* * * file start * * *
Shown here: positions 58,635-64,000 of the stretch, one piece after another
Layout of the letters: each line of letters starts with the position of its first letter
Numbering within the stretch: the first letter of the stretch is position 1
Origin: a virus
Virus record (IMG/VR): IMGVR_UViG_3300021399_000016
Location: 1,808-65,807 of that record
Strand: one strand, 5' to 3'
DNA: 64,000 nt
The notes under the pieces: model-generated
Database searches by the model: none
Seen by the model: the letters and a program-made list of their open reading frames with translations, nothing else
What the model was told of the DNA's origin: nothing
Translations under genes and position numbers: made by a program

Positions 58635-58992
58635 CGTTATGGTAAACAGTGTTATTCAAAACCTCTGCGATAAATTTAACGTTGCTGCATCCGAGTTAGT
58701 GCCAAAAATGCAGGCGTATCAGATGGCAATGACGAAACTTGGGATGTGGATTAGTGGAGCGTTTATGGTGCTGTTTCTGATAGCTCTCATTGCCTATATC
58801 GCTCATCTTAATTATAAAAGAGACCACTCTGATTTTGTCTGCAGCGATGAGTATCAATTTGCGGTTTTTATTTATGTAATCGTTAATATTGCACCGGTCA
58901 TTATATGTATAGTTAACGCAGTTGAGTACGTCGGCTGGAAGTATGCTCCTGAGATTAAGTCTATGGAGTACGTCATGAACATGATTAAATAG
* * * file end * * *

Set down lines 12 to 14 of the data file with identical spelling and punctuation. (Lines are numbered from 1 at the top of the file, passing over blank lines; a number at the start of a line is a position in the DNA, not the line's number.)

What the model was told of the DNA's origin: nothing
Translations under genes and position numbers: made by a program

Positions 58635-58992